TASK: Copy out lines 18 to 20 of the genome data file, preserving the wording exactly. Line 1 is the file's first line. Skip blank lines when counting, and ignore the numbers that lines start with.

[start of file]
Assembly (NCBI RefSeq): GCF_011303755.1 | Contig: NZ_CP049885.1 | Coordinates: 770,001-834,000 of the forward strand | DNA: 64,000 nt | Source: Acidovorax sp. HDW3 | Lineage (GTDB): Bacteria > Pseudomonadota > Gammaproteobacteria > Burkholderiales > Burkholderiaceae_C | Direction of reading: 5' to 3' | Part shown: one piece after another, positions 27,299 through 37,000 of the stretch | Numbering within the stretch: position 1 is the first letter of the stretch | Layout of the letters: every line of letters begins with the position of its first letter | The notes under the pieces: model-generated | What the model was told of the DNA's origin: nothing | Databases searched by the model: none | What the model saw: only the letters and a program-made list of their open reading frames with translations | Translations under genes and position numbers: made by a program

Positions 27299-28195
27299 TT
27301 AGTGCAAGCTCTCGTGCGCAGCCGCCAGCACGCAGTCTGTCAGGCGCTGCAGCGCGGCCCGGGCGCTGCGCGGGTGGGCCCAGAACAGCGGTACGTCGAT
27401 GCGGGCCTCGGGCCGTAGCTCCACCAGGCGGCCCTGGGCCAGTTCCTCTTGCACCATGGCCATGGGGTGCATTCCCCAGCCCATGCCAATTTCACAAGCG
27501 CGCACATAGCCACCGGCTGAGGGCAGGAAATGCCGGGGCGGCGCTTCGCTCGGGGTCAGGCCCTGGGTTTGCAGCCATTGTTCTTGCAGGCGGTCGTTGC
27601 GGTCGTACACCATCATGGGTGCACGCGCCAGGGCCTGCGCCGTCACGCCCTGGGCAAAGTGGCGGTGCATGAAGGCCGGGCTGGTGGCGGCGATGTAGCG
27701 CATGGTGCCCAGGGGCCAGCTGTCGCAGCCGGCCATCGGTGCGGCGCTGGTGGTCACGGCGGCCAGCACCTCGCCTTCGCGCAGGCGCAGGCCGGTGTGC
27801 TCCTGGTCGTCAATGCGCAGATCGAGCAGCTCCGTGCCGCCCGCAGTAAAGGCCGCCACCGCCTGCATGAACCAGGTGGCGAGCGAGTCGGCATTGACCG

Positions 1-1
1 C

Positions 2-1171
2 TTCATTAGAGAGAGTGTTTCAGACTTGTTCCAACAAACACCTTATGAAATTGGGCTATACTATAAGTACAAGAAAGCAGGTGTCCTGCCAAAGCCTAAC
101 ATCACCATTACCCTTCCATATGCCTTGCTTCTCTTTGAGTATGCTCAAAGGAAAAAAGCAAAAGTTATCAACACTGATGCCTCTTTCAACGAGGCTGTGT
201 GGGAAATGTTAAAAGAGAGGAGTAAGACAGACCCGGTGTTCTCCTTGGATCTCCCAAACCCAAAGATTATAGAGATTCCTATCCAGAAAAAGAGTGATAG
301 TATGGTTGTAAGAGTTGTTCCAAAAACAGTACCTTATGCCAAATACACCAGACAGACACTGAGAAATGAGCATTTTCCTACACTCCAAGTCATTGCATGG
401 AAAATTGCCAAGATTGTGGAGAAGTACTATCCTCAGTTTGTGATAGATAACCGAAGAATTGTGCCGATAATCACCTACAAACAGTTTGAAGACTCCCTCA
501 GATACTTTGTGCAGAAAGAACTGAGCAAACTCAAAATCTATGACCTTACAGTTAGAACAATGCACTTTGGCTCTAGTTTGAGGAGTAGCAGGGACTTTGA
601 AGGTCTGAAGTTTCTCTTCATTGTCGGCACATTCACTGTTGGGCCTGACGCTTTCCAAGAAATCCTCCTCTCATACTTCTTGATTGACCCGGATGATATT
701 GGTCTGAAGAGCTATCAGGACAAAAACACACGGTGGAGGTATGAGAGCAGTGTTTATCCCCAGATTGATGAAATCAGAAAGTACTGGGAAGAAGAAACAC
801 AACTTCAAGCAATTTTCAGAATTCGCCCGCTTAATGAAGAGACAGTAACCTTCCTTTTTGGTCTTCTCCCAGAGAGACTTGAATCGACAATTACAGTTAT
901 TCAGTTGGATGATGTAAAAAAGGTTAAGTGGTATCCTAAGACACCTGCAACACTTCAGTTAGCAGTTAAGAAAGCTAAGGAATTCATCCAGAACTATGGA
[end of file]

501 GATACTTTGTGCAGAAAGAACTGAGCAAACTCAAAATCTATGACCTTACAGTTAGAACAATGCACTTTGGCTCTAGTTTGAGGAGTAGCAGGGACTTTGA
601 AGGTCTGAAGTTTCTCTTCATTGTCGGCACATTCACTGTTGGGCCTGACGCTTTCCAAGAAATCCTCCTCTCATACTTCTTGATTGACCCGGATGATATT
701 GGTCTGAAGAGCTATCAGGACAAAAACACACGGTGGAGGTATGAGAGCAGTGTTTATCCCCAGATTGATGAAATCAGAAAGTACTGGGAAGAAGAAACAC